The band with the awkward name and the killer back-catalogue's looking towards stadiums -- bigger, grander, more melodic.
This is basically how you'd expect this review to go: 1. How brilliant was Source Tags & Codes, d'you remember that? 2. How shit was Worlds Apart, d'you remember that? 3. So Divided is somewhere in between -- something less than the bluster and chaos of the group's major label debut, something more than the follow-up's misguided pretension.
The trouble with Trail of Dead is one of expectation. For long-time fans of the Austin group's ragged past there may be no returning to Source Tags' peak. How could they, when last year's album signaled the group actually valued conventional formulae -- riffs, choruses, crescendos? It was never reasonable to expect a return. But for those turned onto the group's sound by "Summer of '91" or "Worlds Apart", a less exacting audience perhaps, the route to approval is paved with hook after hook; no-one's asking for more.
By either measure, it's not that Trail of Dead fails on So Divided, it's more that they just don't quite give enough. Big-sounding, straight-up American rock is one thing, but pretensions to grandeur without the, well, balls will always be ripe for cutting down. There's a larger problem, too: taking away the brief "Intro: A Song of Fire and Wind", which thematically sets up the second track, and "Segue: In the Realms of the Unreal", which doesn't do much of anything, there are only nine songs here. And even though many are over five minutes in length, the disc feels oddly empty. Conrad Keely and Jason Reece's continued theme is wounded artistic pride, and its effect on subsequent artistry. When Keely screams, top-point, "Call it a stasis/ Feel like I've wasted all this time", you can feel his wounded pride. But whinging about the fact people were disappointed with Worlds Apart is not going to bring them back.
Still, the best tracks on So Divided show a band that can pen a real indie rock song, and one that brings a measure of innovation to the arena-rock genre. "Wasted State of Mind" effectively combines Muse's grandeur with early Bright Eyes' art-tinged folk rock: say what you want about the rest of the album, but when Keely reaches the chorus of this song, the blossoming glory is undeniable. The songwriting works here, pairing a slow melodic line with pattering, hyperactive percussion. Elsewhere, on the oft-mentioned "Cold Heart Mountain Top Queen Directory",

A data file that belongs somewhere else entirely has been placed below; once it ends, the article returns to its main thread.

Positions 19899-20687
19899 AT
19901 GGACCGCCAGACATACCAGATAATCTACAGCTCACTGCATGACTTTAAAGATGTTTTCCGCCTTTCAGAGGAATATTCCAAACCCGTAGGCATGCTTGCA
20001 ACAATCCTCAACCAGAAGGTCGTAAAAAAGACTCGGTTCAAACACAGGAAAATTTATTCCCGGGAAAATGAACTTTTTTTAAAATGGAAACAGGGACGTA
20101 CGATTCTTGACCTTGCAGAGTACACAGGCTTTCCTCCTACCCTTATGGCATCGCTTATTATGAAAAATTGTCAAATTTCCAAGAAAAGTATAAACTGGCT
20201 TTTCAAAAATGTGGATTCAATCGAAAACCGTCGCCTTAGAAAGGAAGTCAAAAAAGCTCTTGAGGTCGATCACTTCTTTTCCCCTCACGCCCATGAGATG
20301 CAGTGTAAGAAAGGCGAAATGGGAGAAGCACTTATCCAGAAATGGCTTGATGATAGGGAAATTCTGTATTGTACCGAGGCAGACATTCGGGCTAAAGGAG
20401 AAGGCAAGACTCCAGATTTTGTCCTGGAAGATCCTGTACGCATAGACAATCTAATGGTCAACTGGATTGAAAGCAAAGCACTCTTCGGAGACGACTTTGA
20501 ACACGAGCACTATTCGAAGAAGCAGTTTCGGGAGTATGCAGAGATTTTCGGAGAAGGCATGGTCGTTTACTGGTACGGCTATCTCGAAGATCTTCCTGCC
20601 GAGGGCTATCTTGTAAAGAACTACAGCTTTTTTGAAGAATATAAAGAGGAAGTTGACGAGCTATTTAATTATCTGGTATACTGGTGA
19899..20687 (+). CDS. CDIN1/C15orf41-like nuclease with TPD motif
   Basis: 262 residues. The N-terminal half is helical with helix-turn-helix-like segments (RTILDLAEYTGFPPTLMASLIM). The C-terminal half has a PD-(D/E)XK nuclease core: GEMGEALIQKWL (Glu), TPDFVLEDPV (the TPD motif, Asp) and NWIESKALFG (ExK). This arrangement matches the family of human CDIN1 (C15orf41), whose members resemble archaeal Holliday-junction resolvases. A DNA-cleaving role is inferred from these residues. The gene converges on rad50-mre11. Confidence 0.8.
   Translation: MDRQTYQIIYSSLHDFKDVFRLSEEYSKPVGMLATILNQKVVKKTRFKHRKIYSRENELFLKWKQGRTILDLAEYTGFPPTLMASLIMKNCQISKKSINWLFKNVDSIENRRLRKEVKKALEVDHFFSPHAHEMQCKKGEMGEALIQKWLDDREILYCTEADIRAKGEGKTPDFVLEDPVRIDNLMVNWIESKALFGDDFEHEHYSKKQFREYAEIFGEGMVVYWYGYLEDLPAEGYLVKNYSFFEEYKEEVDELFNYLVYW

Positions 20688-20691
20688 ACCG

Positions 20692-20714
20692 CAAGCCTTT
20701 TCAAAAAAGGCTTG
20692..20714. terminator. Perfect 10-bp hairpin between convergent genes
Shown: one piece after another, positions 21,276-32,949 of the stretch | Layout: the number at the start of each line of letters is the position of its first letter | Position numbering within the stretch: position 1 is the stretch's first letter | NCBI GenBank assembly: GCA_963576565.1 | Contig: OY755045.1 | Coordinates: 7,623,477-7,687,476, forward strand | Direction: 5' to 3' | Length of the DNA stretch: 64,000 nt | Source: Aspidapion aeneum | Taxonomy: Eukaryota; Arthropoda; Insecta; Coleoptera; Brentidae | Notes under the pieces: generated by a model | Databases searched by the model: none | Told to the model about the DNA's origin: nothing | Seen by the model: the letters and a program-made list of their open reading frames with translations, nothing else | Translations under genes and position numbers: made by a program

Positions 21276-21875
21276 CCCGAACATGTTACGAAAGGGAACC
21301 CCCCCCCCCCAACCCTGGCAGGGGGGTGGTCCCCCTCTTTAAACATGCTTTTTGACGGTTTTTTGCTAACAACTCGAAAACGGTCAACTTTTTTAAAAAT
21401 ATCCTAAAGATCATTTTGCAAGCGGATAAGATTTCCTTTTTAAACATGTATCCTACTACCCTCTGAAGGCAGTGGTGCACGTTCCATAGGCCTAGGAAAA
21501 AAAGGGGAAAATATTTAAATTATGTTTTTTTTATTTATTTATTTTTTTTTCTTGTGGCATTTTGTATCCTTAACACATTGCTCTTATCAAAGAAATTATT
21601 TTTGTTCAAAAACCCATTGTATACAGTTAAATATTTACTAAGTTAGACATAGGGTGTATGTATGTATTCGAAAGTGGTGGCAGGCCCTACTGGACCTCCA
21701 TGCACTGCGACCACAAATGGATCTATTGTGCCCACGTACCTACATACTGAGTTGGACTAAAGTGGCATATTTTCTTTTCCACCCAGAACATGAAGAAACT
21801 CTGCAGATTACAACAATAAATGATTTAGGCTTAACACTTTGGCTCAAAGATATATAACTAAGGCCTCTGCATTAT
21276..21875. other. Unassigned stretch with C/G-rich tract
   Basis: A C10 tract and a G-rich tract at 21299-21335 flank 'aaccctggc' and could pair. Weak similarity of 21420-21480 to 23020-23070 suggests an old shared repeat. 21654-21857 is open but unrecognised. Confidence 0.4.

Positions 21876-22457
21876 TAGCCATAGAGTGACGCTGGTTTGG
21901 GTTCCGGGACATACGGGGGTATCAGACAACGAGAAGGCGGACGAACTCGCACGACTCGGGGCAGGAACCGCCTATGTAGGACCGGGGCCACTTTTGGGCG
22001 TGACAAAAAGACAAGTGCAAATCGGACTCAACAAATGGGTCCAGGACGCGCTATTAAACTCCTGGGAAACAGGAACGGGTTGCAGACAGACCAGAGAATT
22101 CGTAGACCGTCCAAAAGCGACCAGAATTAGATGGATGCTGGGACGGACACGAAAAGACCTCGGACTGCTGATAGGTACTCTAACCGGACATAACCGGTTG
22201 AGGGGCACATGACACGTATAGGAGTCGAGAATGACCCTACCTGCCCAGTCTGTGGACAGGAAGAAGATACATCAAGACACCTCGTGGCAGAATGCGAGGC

The song's originally by Guided By Voices, and though Keely has said the band recorded the song to improve on the original, it is undeniably grand, building from piano-voice simplicity to a lush orchestral climax in (surprise, for Trail of Dead) less than three minutes.
Unfortunately, these are surrounded by a number of songs that attempt a power that feels artificially manufactured. "Naked Sun" starts straight heavy-metal blues and never pulls out of the Metallica-lined rut; "So Divided" tacks an orchestral crescendo to a straightforward rock 'n' roll song, bloating it interminably; and "Eight Day Hell" actually sounds like an aborted Shins tune, with the same upbeat stomp as "Mine's Not a High Horse" and the lilting, falling melodies signature to that band.
So Divided opens with a patriotic swell intended ironically; a handful of claps bursts into whooping applause and the album's signature driving guitars, as if to say both our power and our melody overcome institution. But Trail of Dead's indignation barely smolders across the album. ...And You Will Know Us By the Trail of Dead has become art rock's Green Day, a difficult proposition for critics because they are still appealing, even if they've lost their early fire. Without it, the band never rises above competence.